“Cathy Davidson’s The New Education manages to pull of the neat trick of being relevant and fascinating for both the consumers and the producers of higher education. This is a book that I recommend to every tuition-paying parent and newly-enrolled student, as well a to all who make their living in academe.”–Joshua Kim, Inside Higher Ed,
“She pulls no punches and writes in a style that challenges and encourages in equal measure. She is a doyen of the progressive education movement, and her ideas are far reaching and influential.” — Steve Wheeler, Learning with “e”s
“Cathy Davidson’s new book is a manifesto on teaching students — and institutions — how to survive and thrive in the digital age. … Davidson already has proven herself to be something of a contemporary Eliot — or at least visionary.” — Colleen Flaherty, Inside Higher Ed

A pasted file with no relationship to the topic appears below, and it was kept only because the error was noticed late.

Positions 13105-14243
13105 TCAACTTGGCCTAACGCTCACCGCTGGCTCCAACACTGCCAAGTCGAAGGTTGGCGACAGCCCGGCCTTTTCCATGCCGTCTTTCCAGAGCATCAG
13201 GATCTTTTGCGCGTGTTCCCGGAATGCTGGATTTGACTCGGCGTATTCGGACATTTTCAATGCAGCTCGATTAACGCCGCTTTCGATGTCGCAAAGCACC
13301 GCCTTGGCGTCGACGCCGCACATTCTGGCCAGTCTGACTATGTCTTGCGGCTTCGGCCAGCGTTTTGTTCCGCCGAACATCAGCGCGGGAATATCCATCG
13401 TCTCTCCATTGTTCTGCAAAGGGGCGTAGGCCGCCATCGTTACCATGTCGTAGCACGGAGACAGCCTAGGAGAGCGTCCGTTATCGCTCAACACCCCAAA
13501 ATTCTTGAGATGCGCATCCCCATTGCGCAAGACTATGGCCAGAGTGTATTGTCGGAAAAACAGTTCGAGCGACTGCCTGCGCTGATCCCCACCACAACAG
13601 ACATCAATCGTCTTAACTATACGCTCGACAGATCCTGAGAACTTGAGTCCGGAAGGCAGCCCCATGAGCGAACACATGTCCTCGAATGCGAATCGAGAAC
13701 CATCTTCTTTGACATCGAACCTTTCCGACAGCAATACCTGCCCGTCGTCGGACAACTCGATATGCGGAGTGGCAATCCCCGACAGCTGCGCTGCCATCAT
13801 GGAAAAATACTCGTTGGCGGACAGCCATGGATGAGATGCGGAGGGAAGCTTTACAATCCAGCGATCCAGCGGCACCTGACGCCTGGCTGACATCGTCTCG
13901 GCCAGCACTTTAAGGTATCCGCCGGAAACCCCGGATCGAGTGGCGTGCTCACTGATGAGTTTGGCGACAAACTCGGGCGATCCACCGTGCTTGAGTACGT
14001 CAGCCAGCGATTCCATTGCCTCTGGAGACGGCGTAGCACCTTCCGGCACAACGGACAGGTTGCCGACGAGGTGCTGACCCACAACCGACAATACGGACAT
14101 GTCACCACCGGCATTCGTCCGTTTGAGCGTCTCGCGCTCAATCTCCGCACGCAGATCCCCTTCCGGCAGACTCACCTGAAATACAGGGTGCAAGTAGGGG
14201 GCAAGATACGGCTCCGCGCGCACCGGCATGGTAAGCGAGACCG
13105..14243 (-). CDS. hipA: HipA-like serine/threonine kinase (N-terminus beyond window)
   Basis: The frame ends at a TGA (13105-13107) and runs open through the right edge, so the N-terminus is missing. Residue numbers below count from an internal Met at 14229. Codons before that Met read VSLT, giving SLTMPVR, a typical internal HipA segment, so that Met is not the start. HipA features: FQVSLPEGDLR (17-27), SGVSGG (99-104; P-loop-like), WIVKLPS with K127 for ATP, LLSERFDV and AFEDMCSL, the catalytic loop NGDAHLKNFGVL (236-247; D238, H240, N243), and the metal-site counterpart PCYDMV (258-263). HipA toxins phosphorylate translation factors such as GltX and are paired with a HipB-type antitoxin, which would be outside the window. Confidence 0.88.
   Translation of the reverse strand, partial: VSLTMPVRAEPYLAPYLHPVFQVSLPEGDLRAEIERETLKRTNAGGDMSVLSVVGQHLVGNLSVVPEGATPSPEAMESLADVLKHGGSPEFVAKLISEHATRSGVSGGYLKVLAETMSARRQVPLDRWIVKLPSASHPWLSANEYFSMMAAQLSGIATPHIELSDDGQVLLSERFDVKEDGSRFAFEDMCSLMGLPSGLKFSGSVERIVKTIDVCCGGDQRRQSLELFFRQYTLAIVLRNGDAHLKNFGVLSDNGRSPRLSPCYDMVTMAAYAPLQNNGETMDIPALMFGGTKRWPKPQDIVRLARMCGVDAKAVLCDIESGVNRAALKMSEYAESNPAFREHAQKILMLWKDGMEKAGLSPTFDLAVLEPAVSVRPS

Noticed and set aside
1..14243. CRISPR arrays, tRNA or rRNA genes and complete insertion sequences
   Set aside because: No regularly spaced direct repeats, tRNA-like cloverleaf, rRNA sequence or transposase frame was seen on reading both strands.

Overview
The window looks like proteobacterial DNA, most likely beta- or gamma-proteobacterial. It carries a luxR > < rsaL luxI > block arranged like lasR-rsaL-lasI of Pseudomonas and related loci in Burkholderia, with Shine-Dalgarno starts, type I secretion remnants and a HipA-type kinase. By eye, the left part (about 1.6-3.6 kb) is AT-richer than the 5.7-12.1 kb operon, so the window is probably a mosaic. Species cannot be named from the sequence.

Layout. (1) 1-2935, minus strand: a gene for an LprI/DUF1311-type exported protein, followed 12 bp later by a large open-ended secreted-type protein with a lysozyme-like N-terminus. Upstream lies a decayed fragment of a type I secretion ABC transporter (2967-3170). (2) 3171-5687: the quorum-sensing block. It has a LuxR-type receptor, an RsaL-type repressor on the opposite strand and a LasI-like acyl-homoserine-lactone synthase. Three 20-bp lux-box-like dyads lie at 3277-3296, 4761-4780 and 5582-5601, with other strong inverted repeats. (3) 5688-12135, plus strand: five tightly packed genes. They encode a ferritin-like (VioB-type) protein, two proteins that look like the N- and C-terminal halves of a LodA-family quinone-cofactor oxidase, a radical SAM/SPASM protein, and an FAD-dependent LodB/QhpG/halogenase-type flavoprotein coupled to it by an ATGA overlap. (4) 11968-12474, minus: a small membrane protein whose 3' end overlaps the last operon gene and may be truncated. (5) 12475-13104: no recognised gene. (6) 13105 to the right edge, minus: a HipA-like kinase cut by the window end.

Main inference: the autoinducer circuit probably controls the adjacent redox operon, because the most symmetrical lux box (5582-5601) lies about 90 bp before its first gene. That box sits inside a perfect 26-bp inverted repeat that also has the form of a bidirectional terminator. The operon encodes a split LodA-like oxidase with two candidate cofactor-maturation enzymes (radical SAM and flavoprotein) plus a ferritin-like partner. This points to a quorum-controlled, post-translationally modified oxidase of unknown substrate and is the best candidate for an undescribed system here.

“American colleges will fail kids without these 5 crucial upgrades.” — Pamela Gwyn Kripke, New York Post[
PODCASTS AND INTERVIEWS
“Q&A with Cathy Davidson,”Deborah Kalb Books, September 5, 2017. Deborah Kalb interviewed Cathy Davidson about “The New Education” in Book Q&As.
“Do the Technophobes and Technophiles Both Need a ‘New Education’?” EdSurge, September 5, 2017. EdSurge spoke with Cathy Davidson about “The New Education” and why she thinks a revision in higher ed is necessary.
“The New Education: How to Revolutionize the University to Prepare,” Teaching in Higher Ed, September 7, 2017. On today’s @tihighered, @CathyNDavidson challenges us to help our students embrace complexity and prepare for tomorrow.
RADIO INTERVIEW, DISCUSSION, CALL INS: ARCHIVED
Sept 5 Northeast Public Radio show “The Roundtable” with Joe Donahue
Sept 6 Krys Boyd, “Think,” KERA (Dallas-Fort Worth NPR affiliate)
Sept 7: Steve Noxon, WATR Radio (Waterbury, CT)
Sept 12: Jefferson Public Radio, “The Jefferson Exchange” (Ashland, Or, NPR Affiliate)–Call Ins
Sept 20: Leonard Lopate Show, WYNC, 120-2 pm